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The Hebrew Scriptures and Septuagint (LXX)

Julian Spriggs M.A.

Related articles

Why 66 books - the Canon of Scripture The Hebrew scriptures
The Apocrypha The Pseudepigrapha
History of the English Bible

The Hebrew Scriptures

The Jews call what Christians call the Old Testament, 'The Scriptures'. They were and continue to be read as part of worship in the synagogues. All 39 books in the Christian OT are in the Jewish scriptures, but the Hebrew Scriptures are arranged differently. It was arranged into three sections, known as a three-fold canon, as referred to in Luke’s Gospel: “the law of Moses, and the prophets and the psalms” (Lk 24:44). Psalms was the first and biggest book of the section of the writings.

Three main sections

1. Torah (the teaching / law)
2. Nebiim (the prophets)
3. Ketubim (the writings)

This is often abbreviated to Tanakh: Ta (Torah), Na (Nebiim), Kh (Ketubim)

There is a total of 24 books. The twelve minor prophets are separate, but are counted as one book. Samuel, Kings and Chronicles are one book each, Ezra and Nehemiah are also joined.

1. The Law (Torah)

The five books of Moses. Each book is named after one of the first few words in the Hebrew text.

By way of beginning (Bereshit) - Genesis
These are the names (Welleh semot) - Exodus
And he called (Wayyiqra) - Leviticus
In the wilderness (Bemidbar) - Numbers
These are the words (Elleh haddebarim) - Deuteronomy

2. The Prophets (Nebiim)

Divided into the former prophets and latter prophets

2a. Former Prophets
Samuel (one book)
Kings (one book)

2b. Latter Prophets
The Twelve (minor prophets, counted as one book)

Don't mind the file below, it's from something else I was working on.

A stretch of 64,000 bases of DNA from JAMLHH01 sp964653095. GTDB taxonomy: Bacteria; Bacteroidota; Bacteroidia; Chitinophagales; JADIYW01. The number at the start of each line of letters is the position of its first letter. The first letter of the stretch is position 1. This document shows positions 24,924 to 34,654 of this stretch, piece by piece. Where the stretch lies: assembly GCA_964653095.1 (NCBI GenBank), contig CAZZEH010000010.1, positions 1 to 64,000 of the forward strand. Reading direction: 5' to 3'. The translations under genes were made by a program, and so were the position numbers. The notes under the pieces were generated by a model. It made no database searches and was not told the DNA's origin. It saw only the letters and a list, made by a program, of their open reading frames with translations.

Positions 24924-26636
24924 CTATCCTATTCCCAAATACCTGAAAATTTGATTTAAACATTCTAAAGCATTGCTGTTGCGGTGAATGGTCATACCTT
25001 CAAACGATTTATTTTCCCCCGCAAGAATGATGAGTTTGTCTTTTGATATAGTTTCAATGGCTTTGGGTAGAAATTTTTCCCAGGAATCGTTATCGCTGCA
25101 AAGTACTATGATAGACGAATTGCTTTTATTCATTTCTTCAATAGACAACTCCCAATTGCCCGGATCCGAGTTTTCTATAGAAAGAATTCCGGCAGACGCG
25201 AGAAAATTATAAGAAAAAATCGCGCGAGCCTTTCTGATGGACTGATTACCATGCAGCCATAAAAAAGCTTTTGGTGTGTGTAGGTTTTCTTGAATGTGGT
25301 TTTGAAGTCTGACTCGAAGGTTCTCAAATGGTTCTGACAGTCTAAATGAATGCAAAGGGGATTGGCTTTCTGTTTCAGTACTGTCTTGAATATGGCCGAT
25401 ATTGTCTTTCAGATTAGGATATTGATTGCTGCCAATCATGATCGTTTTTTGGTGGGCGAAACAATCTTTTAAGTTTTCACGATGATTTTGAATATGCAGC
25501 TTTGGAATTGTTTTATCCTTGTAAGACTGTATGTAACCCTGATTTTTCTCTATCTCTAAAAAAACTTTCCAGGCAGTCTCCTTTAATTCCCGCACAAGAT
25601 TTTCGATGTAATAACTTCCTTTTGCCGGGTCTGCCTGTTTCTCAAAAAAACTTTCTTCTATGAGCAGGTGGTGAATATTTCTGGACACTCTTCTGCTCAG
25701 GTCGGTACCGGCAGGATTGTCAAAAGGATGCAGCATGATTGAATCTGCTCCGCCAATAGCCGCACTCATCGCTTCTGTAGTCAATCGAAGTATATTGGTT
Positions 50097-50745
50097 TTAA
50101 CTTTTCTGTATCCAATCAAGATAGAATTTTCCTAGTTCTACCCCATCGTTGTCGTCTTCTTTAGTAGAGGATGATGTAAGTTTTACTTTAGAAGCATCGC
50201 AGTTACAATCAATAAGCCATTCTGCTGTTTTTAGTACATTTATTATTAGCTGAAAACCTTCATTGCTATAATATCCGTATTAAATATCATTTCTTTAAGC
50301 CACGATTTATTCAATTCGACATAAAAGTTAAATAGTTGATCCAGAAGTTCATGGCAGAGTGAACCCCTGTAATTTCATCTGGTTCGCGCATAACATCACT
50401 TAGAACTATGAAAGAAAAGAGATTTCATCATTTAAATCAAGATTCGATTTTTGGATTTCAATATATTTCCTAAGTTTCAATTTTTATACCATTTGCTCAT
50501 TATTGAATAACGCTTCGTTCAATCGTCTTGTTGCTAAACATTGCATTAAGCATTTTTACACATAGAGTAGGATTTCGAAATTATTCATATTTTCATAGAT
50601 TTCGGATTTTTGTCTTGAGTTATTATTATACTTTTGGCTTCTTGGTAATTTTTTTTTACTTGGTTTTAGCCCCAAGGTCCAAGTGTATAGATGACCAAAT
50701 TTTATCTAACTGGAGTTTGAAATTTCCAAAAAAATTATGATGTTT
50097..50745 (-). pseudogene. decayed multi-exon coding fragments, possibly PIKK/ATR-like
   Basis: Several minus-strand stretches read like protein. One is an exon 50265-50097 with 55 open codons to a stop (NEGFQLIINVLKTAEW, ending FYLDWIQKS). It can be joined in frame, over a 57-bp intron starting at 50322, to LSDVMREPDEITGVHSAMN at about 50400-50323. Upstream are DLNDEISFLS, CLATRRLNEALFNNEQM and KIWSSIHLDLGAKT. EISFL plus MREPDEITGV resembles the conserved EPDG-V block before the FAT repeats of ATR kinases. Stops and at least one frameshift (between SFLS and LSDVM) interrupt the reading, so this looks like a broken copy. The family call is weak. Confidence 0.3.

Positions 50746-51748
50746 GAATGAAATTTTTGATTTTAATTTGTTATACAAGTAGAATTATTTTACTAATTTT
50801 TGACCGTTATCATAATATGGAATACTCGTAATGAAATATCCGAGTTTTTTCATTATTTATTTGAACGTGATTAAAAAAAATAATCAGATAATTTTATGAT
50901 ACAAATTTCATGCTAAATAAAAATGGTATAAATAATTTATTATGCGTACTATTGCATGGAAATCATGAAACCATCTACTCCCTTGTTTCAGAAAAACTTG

3. The Writings (Ketubim or Hagiographa)

Divided into three sections: poetry, rolls and history

3a. The books of Truth

3b. Five Rolls (Megilloth) - Each associated with one of the Jewish festivals
Song of Solomon (Passover)
Ruth (Pentecost)
Lamentations (Fall of Jerusalem)
Ecclesiastes (Tabernacles)
Esther (Purim)

3c. Historical Books
Ezra-Nehemiah (one book)
Chronicles (one book)

The Septuagint (LXX)

The Hebrew Old Testament was translated into Greek around 250 BC. It was done by a committee of seventy skilled Jewish linguists in Alexandria. They re-ordered the books according to subject matter, giving the order used by Latin and English translators, which are found in translations of the Bible today. Many of the books were given Greek names, which continue to be used today. They also included several of what are now called the Apocryphal books. The Septuagint became the widely used version of the Scriptures by the Jews by the first century AD, so was the version normally quoted in the New Testament.

Written Hebrew only has consonants without any vowels, so each book fitted on a single scroll. When translated into Greek the text became longer, so some longer books were split into two (Samuel, Kings, Chronicles, Ezra / Nehemiah).

Related articles

Why 66 books - the Canon of Scripture The Hebrew scriptures
The Apocrypha The Pseudepigrapha
History of the English Bible